The Scene:

Down the street from the Seattle Space Needle

If you look really closely, you'll spot Brielle, Ohm and I posing in a random parking lot.

The Place:



100 4th Avenue North, Suite 150 Seattle, WA 98109 Phone (206) 404 2743

Unobtrusively tucked inside a small plaza, we just happened to glance at the window and like children in a candy store spotted floor to ceiling walls of wine.

The Cheese Cellar was calling our name. The staff was super friendly. We got a quick briefing on the local wines. We were educated about the merits of sheep's milk and cheeses.

The shop was empty and very baby friendly. Brielle entertained Ohm, as Mark and I drooled over the wine.

Intending to only get a glass each, we found ourselves seated at the large communal table in the center of the shop, a platter of locally crafted goodies before us.

What was on our plate?

Pure goodness!

We were given a selection of artisanal cheeses, local cured meats, and savory olives.

Brielle drank a Chardonnay,  Mark drank a Cabernet, Ohm had almond milk and I had Merlot. Wine in hand, we slurped, cackled and laughed while delighting in the gifts on our platter. There was plenty to go around.

To my surprise, I learned my one year old is a fan of olives and goat cheese.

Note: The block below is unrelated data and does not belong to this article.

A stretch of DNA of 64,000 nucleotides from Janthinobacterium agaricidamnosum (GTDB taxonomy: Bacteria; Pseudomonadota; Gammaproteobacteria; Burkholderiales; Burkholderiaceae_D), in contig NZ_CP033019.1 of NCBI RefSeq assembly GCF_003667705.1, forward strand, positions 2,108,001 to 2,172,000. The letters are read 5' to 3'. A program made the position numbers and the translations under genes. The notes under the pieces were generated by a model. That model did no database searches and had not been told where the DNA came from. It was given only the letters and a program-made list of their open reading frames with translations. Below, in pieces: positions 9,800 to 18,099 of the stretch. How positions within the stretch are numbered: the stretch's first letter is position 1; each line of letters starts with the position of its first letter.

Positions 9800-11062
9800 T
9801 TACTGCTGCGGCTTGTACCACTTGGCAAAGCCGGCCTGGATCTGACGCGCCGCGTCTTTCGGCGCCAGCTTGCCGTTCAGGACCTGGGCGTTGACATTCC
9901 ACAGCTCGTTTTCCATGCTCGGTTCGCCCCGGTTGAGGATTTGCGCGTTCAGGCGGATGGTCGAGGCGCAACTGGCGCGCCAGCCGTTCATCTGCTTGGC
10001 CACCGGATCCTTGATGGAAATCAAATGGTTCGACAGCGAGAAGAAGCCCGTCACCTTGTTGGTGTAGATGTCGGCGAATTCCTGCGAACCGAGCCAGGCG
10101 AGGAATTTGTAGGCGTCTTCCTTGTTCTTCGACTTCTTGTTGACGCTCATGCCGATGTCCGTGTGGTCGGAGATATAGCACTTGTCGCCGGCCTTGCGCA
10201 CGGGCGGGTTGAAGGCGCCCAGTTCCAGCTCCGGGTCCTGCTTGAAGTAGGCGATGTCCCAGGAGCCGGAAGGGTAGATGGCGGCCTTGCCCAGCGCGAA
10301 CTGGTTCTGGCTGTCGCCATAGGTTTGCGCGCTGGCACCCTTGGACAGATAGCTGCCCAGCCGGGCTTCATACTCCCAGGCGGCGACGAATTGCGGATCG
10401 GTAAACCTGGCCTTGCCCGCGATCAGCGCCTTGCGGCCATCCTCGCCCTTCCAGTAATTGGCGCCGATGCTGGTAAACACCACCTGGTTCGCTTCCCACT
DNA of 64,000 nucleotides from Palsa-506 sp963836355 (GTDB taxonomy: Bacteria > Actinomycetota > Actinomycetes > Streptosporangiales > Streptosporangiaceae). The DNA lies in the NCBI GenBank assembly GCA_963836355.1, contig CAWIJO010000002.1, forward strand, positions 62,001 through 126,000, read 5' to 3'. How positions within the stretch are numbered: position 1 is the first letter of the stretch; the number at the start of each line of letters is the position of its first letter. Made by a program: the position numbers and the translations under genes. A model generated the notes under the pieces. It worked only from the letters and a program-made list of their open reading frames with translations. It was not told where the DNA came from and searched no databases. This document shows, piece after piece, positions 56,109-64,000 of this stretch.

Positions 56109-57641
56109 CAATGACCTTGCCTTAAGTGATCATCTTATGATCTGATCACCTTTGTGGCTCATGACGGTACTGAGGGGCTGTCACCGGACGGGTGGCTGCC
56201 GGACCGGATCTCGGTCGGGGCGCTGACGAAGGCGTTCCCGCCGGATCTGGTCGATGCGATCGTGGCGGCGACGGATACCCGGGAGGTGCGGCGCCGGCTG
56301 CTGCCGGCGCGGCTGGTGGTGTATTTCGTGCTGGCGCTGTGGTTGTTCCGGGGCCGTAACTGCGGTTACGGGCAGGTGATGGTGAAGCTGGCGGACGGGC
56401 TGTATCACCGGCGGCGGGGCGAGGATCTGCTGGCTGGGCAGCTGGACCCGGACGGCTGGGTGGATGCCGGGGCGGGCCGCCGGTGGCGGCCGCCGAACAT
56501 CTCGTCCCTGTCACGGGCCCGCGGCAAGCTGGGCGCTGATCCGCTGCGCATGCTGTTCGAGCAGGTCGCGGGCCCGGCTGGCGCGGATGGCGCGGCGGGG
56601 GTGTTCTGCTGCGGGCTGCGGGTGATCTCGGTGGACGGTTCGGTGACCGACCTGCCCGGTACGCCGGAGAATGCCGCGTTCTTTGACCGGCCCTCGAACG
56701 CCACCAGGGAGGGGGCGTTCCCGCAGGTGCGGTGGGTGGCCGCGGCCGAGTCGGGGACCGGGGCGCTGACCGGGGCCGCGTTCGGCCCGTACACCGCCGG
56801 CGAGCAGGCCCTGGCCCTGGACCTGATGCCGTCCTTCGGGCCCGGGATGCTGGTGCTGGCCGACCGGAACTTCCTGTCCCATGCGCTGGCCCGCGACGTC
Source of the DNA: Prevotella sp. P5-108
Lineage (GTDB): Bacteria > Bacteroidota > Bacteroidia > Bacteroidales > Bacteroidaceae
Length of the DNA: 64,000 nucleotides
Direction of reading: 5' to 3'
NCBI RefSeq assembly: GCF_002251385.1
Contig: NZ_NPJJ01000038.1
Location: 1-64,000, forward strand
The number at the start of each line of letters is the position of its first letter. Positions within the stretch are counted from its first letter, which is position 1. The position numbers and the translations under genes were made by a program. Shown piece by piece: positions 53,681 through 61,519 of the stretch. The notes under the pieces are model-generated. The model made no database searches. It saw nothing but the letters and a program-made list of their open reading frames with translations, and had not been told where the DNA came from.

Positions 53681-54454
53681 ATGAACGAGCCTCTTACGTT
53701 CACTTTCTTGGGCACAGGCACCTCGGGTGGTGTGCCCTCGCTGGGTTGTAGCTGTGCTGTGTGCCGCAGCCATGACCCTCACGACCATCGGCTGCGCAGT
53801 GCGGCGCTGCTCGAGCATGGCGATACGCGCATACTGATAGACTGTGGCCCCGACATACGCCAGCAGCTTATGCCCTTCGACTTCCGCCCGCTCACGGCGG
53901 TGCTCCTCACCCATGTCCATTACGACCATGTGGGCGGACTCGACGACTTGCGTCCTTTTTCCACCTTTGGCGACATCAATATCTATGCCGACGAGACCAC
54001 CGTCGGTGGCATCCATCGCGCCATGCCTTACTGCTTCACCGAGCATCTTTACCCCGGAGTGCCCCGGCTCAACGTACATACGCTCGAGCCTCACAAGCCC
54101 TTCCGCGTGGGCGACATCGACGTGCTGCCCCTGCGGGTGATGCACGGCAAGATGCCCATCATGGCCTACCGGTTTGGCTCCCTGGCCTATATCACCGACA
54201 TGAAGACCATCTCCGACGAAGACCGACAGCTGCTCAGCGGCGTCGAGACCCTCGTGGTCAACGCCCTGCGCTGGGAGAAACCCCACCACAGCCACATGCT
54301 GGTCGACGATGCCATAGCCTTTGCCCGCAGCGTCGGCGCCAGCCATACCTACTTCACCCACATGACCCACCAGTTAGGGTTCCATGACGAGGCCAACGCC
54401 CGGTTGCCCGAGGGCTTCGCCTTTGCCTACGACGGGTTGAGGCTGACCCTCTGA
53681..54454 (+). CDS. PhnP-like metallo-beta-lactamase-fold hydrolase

It was all so very good.

The Cheese Cellar was a wonderful find.

Walking Seattle


Seattle, it turns out, is a very pedestrian friendly city. Seattle, it also turns out, with its many hills and steep inclines, is a city that resembles a level ten treadmill course. With Ohm, strapped to me in his Ergo carrier like a twenty pound weight, my time walking the streets of Seattle felt a lot like boot camp.

Unlike boot camp, I had the pleasure of sipping lattes and taking my time as I strolled the piers, jaunted up and down the fancy downtown, and rambled around the outer districts.

Seattle is a cool city. Holding the best of both worlds, it is distinctly gritty and urban, and stunningly beautiful. A place for hip singles and young families, Seattle has a culture of its own, and despite being super friendly, it possesses a definite edge.

Seattle I've decided is a lot like a cup of Starbucks Breakfast Blend coffee, deeply satisfying, ultra stimulating, with surprising notes of bitterness undercut by aromatic tones.